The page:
BRYSON, Robert Edward (1881-1948) was born in Camden Town, London, in 1881 and died on 26 July 1948 age 67, after a long illness but only after a short absence from his work. It is not known when he started work with Lyons but at 19 he was already an assistant architect and it is known that he worked with Charles Oatley (the company's first architect) before his death in 1922. He was a specialist in interior design and in that sphere was responsible for many of the company's restaurants and hotels. He was an authority on the history, design and construction of furniture and gave talks in this subject. Since 1911 he had been a Licentiate of the Royal Institute of British Architects. Bryson worked under Charles Oatley in the design and building of Lyons' First World War memorial and was responsible himself for the design of the Second World Memorial. He was an unassuming man and did not need to advertise his skills or boast of his profound knowledge and varied experience.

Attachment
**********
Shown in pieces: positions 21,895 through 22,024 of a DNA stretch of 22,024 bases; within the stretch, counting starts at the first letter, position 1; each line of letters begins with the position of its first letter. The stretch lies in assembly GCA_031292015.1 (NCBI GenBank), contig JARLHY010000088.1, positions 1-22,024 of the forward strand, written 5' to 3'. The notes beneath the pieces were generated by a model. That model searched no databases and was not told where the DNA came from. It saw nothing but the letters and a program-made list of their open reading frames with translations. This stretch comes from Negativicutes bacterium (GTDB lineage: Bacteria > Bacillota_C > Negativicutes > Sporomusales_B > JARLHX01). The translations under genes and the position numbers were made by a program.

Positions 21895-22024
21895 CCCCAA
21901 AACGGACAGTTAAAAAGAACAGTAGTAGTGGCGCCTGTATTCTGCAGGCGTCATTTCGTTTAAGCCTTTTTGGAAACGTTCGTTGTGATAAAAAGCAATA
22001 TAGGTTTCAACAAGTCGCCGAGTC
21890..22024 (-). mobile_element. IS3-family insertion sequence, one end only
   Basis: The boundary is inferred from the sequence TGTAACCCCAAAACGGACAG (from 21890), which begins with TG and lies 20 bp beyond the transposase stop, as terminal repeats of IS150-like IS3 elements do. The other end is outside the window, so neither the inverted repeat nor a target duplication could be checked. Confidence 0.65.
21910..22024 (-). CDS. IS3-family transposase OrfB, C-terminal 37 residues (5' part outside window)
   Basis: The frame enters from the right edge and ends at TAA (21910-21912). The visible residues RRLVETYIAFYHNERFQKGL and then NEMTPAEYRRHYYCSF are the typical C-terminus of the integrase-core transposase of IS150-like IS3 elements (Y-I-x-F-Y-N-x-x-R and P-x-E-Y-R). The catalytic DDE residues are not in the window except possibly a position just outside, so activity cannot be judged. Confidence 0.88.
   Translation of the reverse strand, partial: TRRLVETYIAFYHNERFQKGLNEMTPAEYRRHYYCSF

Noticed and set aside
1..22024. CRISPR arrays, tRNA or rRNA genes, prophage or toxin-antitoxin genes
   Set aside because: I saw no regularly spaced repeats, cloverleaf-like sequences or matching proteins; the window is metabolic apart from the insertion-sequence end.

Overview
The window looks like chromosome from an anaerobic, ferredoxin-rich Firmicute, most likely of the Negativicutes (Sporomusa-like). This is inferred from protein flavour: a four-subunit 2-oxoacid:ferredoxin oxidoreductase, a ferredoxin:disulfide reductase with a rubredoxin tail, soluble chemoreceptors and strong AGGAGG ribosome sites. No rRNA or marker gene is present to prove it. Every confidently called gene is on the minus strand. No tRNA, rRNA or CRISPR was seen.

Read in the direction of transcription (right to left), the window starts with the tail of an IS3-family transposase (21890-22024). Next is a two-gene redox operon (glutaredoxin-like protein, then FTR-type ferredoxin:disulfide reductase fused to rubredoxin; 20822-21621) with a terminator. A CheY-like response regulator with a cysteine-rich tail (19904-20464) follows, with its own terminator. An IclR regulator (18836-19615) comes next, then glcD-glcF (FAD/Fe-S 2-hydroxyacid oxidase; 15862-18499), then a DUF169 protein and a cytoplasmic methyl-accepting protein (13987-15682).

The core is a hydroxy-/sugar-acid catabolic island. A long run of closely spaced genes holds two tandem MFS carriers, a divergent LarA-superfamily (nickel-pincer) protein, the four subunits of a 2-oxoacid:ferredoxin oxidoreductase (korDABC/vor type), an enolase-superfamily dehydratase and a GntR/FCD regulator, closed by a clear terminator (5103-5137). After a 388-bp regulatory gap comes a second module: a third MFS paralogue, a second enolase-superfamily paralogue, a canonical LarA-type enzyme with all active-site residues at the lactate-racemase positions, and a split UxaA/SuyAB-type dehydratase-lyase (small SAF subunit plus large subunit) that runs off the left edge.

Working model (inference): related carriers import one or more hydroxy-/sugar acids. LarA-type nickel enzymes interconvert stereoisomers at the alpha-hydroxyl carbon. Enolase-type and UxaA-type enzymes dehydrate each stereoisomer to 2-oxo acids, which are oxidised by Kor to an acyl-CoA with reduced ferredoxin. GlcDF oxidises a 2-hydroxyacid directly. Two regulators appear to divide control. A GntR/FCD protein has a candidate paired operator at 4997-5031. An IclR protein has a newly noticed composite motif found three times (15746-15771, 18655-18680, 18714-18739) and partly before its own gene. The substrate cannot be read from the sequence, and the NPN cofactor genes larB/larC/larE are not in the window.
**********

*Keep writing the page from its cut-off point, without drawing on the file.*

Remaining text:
BUTLER, Sidney Joliffe (1875-1936). Born in 1875 and died on 23 September 1936 aged 61. He was head of the Engineering Department and had joined Lyons in 1912. After serving an engineering apprenticeship in Stock-on-Tees he joined the P&O shipping company becoming one of the youngest sailing engineers. Subsequently he established a general engineering and iron-founding concern at Wokingham, Berkshire, where he was a town councillor. He took charge of the extension to the Northern Nigerian Railroad, involving the prospecting, mapping and laying down of hundreds of miles of railroad track and the building of bridges. He founded the Masonic lodge there, built the Temple himself and acted as the first organist. S. Butler left a widow.